The 2012 Whiting Award recipients include nonfiction writer Sharifa Rhodes-Pitts of New York City, whose first book, Harlem is Nowhere: A Journey to the Mecca of Black America (Little, Brown, 2011), was among the 100 Notable Books of 2011 by the New York Times Book Review and was nominated for a National Book Critics Circle Award; poet Ciaran Berry of Hartford, Connecticut, whose first full-length collection, The Sphere of Birds, (Southern Illinois University Press, 2008) won the Crab Orchard Series in Poetry Open Competition in 2007; poet Atsuro Riley of San Francisco, whose first book, Romey’s Order (University of Chicago Press, 2010) won the Kate Tufts Discovery Award, the Believer Poetry Award, and the Witter Bynner Award from the Library of Congress; fiction writer Alan Heathcock of Boise, Idaho, whose short story collection Volt (Graywolf Press, 2011) was a finalist for the Barnes and Noble Discover Prize; fiction writer Anthony Marra of Oakland, California, whose debut novel, A Constellation of Vital Phenomena, and short story collection, The Tsar of Love and Techno, will be published in 2013 and 2014, respectively, by Hogarth Press; and fiction writer Hanna Pylväinen of New York City, whose debut novel, We Sinners, was published this past summer by Henry Holt.

Four playwrights, Danai Gurira, Samuel Hunter, Mona Mansour, and Meg Miroshnik also received the awards. 

The "no strings attached" grants are given to writers whose early work suggests a promising literary career to come. Past recipients of the Whiting Award have included Michael Cunningham, Mark Doty, Jeffrey Eugenides, Jonathan Franzen, Tracy K. Smith, John Jeremiah Sullivan, David Foster Wallace, Colson Whitehead, and C. D. Wright.

The New York City-based Whiting Foundation has given the Whiting Awards annually since 1985. Candidates are nominated for the award by literary professionals, and an anonymous selection committee of accomplished writers, editors, and literary scholars appointed by the Whiting Foundation chooses the winners. There is no application process.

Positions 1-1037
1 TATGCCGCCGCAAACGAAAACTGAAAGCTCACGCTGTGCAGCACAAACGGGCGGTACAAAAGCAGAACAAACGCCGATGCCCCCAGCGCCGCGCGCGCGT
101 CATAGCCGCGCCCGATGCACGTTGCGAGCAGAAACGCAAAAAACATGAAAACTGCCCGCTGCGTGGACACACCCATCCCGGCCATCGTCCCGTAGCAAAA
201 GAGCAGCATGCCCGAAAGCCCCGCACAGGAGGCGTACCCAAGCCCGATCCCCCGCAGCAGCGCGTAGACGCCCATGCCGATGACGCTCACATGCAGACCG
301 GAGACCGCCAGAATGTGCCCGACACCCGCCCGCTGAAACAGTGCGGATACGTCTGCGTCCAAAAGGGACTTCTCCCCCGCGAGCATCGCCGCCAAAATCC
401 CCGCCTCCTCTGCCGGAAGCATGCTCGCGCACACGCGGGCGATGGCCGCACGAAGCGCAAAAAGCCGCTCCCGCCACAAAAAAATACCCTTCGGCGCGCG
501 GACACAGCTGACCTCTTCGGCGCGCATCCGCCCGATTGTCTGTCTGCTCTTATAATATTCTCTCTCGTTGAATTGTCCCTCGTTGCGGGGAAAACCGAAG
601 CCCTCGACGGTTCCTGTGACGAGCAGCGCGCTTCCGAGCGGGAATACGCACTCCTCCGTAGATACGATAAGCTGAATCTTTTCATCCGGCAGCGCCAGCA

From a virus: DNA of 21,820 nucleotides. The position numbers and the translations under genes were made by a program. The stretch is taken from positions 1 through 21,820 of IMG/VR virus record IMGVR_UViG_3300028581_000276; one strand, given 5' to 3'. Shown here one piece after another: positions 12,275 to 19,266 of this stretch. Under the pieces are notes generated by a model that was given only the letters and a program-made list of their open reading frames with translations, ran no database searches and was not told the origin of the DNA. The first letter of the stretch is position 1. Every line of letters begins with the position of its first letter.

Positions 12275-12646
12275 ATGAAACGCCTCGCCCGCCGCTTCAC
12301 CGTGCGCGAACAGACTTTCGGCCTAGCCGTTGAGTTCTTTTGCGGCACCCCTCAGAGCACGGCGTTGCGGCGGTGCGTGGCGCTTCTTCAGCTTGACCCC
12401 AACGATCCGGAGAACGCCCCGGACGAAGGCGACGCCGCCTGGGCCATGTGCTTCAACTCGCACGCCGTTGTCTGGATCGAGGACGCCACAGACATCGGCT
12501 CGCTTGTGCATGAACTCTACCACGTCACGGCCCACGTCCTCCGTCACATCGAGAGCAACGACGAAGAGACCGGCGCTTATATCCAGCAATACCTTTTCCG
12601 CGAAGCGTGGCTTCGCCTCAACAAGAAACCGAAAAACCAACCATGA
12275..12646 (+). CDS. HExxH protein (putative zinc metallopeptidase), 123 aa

Hilary Mantel, author of the historical novel Bring Up the Bodies (Fourth Estate) has been awarded the 2012 Man Booker Prize. This is her second win. 

Mantel first received the prize in 2009 for Wolf Hall (Fourth Estate), the first book in a trilogy of which Bring Up the Bodies is the second installment. Mantel is only the third author—after Peter Carey and J. M. Coetzee—and the first woman to win the prize twice, and is the first to win with a sequel. She receives an award of 50,000 British pounds.

The Wolf Hall trilogy surrounds Thomas Cromwell and Henry VIII, and the eventual death of Anne Boleyn. In an announcement made last week on the Man Booker website, the judges said of Mantel’s work: “Her resuscitation of Thomas Cromwell—and with him the historical novel—is one of the great achievements of modern literature.”  

The book was selected from a shortlist that included Tan Twan Eng for The Garden of Evening Mists (Myrmidon Books), Deborah Levy for Swimming Home (And Other Stories), Alison Moore for The Lighthouse (Salt), Will Self for Umbrella (Bloomsbury), and Jeet Thayil for Narcopolis (Faber & Faber). Peter Stothard, Dinah Birch, Amanda Foreman, Dan Stevens, and Bharat Tandon judged. 

Mantel is currently at work on the third and final installment in the trilogy, to be titled The Mirror and the Light, which will continue Cromwell's story until his execution in 1540.

In the video below from the Guardian, Mantel discusses her second Man Booker win.